South Asia Strategy Monitor No. 7

Related Categories: International Economics and Trade; Public Diplomacy and Information Operations; Terrorism; China; India; Japan; Pakistan

After being on the run from Indian police for a month, Amritpal Singh, a Sikh leader from the Indian state of Punjab known for his support of the Khalistan movement, was finally arrested just two days ago. Singh is the leader of Waris Punjab De, a Sikh-separatist political group that is part of a movement focused on creating an independent ethno-religious sovereign state called Khalistan. The movement has its roots in the events surrounding the 1984 "Sikh Genocide" (also known as Operation Blue Star) where the Indian army waged a pitched battle against Khalistani militants who were murdering civilians in the name of the Punjab insurgency.

Since then, discontent in Punjab has only deepened, exacerbated in recent years by the Hindu nationalist rhetoric of Prime Minister Narendra Modi. The hunt for Singh brought matters to a head. Indian authorities, for instance, cut off internet access for almost 30 million people as they searched for the militant leader. These actions, in turn, have been dubbed human rights violations and prompted protests in the U.S., Canada, and the UK. (Time, March 23, 2023; The Tribune, April 24, 2023)

Pakistan has witnessed an uptick in terrorist attacks in recent years, many of them targeting Chinese citizens living in the country. The trend has been a drag on efforts by the two countries to strengthen bilateral ties, and Beijing has put pressure on Islamabad to do more to combat such attacks. Islamabad is attempting to do just that. In mid-March, after receiving intelligence about possible attacks, the Karachi police shut down a number of businesses that failed to implement security precautions - some of which, ironically, were Chinese-owned entities. In Pakistan's Punjab province, meanwhile, the government has established Special Protection Units to look out for Chinese nationals on projects relating to the China-Pakistan Economic Corridor (CPEC). The stakes for Pakistan are high. The country needs to find solutions soon to better protect Chinese workers, or risks losing billions of dollars of Chinese investments. Islamabad's efforts, however, appear to be hampered by a lack of governmental coordination and the negligence of Chinese citizens themselves. (Nikkei, March 29, 2023)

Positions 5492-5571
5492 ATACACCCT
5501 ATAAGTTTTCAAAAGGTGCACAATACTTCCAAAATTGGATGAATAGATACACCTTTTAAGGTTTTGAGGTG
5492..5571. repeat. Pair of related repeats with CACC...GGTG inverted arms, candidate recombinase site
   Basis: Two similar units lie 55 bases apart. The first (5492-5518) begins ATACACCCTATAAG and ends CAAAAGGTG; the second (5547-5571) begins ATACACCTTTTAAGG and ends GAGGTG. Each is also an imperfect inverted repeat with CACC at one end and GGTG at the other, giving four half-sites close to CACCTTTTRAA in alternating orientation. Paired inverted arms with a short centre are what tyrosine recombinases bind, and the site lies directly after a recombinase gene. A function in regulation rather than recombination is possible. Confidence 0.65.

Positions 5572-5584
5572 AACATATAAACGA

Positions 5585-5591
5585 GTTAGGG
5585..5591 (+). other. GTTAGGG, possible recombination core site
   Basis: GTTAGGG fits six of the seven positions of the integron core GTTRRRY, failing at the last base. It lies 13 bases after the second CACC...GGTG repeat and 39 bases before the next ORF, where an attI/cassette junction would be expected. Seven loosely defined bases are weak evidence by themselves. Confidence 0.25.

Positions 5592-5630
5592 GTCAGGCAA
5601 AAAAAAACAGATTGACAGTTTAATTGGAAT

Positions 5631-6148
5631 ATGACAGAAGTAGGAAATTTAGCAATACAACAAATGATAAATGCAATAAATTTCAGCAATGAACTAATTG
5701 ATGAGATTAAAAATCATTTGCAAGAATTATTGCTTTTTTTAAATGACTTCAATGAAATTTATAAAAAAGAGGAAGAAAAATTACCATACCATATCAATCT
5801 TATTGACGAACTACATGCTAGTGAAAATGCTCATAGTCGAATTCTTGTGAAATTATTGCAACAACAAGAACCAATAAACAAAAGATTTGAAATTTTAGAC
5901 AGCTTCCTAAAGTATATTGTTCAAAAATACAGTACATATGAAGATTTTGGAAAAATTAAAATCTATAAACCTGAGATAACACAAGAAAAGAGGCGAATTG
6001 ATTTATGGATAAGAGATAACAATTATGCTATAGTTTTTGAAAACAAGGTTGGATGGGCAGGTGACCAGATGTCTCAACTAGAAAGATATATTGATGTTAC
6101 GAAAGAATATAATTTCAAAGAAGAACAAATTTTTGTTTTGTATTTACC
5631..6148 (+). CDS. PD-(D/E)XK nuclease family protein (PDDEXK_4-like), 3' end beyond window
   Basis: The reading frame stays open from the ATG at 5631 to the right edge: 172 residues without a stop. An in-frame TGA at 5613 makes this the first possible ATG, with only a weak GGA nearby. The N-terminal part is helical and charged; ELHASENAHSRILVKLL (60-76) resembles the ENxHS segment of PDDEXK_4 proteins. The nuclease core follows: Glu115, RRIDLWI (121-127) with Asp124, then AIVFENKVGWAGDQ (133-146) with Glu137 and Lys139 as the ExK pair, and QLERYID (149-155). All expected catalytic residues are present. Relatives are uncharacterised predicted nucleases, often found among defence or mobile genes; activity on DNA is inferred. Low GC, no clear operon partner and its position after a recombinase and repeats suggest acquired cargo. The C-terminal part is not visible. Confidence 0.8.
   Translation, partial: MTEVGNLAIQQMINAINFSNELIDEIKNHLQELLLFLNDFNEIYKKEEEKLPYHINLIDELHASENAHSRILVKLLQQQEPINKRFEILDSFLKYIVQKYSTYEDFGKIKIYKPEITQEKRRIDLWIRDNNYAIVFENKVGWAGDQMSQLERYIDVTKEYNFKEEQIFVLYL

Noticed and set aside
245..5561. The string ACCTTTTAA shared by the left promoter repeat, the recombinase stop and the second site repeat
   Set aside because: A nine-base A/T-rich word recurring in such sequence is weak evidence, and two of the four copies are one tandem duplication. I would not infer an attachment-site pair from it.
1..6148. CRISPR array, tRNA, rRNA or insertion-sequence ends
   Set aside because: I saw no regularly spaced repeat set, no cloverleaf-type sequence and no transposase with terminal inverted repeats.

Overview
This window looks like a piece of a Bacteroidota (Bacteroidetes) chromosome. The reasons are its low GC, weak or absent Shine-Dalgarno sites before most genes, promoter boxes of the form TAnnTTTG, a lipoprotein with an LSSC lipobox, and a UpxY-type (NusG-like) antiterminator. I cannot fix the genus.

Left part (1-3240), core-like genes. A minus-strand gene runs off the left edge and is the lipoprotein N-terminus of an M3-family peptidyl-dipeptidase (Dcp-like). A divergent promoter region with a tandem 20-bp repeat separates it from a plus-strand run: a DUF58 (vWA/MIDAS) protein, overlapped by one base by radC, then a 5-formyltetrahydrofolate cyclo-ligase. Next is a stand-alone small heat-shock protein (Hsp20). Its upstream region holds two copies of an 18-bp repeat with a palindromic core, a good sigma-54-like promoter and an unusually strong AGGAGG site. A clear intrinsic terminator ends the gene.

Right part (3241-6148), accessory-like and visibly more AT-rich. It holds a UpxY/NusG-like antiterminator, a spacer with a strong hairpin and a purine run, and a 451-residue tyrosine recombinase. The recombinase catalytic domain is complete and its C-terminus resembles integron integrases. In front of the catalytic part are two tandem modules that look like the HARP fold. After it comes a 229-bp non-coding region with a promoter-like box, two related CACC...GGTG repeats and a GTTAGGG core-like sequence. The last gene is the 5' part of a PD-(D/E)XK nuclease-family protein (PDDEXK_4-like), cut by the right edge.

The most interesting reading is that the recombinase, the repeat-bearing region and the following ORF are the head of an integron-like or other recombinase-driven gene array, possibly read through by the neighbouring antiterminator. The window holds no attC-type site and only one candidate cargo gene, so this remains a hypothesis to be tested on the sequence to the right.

This year, India and Japan hold the presidency for the G-20 and G-7, respectively. As part of its G-20 presidency, Japan is aiming to deepen ties with developing countries, and last month, the country's Prime Minister, Fumio Kishida, visited India and announced a new $75 billion Indo-Pacific action plan to counter Chinese influence in the region. Some of the main points of this new plan include investing in developing economies, increased global connectivity, cooperation with Indo-pacific countries, and "ensuring the safety of the open seas and skies." A key feature of Japan's plan includes more naval drills with India and the U.S., as well as exercises with ASEAN nations and the Pacific Islands countries. Japan's plan underscores an important priority for South and Southeast Asia, one that the Quad alliance (made up of the U.S., Japan, Australia, and India) also seeks to advance: countering Chinese influence. Most recently, the Quad has pushed back against China's efforts to "hijack" the UN agenda on such issues as sustainable development, as well as its control over counterterrorism proposals, given its close relationship with India's regional rival, Pakistan. (CNBC, March 20, 2023)

The recent discovery of massive lithium deposits in India-administered Kashmir represents a potential blessing for India's growing economy - albeit one that has engendered mixed reactions. The Geological Survey of India estimates that there are around 5.9 million metric tons of lithium located in the southwest of Jammu & Kashmir, with a total value of roughly $410 billion. On one hand, this is incredible news for India, as lithium is used to manufacture batteries in electric vehicles and other electronic devices, and is in high demand around the globe. As such, India's discovery of deposits will help save billions of dollars that would otherwise be spent on importing the element. In addition, the government hopes the deposits will attract foreign investment, as well as help India meet its goals to transition much of the country's vehicle inventory to electric energy by 2030. On the other hand, however, the extraction of these newfound deposits will require vast amounts of land, potentially resulting in irreversible damage to the local ecosystem and native vegetation, and may ultimately push out indigenous residents. Many Kashmiri locals fear the Indian government will confiscate their land and are pushing for social safeguards, reasonable policies, and a holistic examination of the environmental repercussions before extraction begins. (VOA News, March 29, 2023)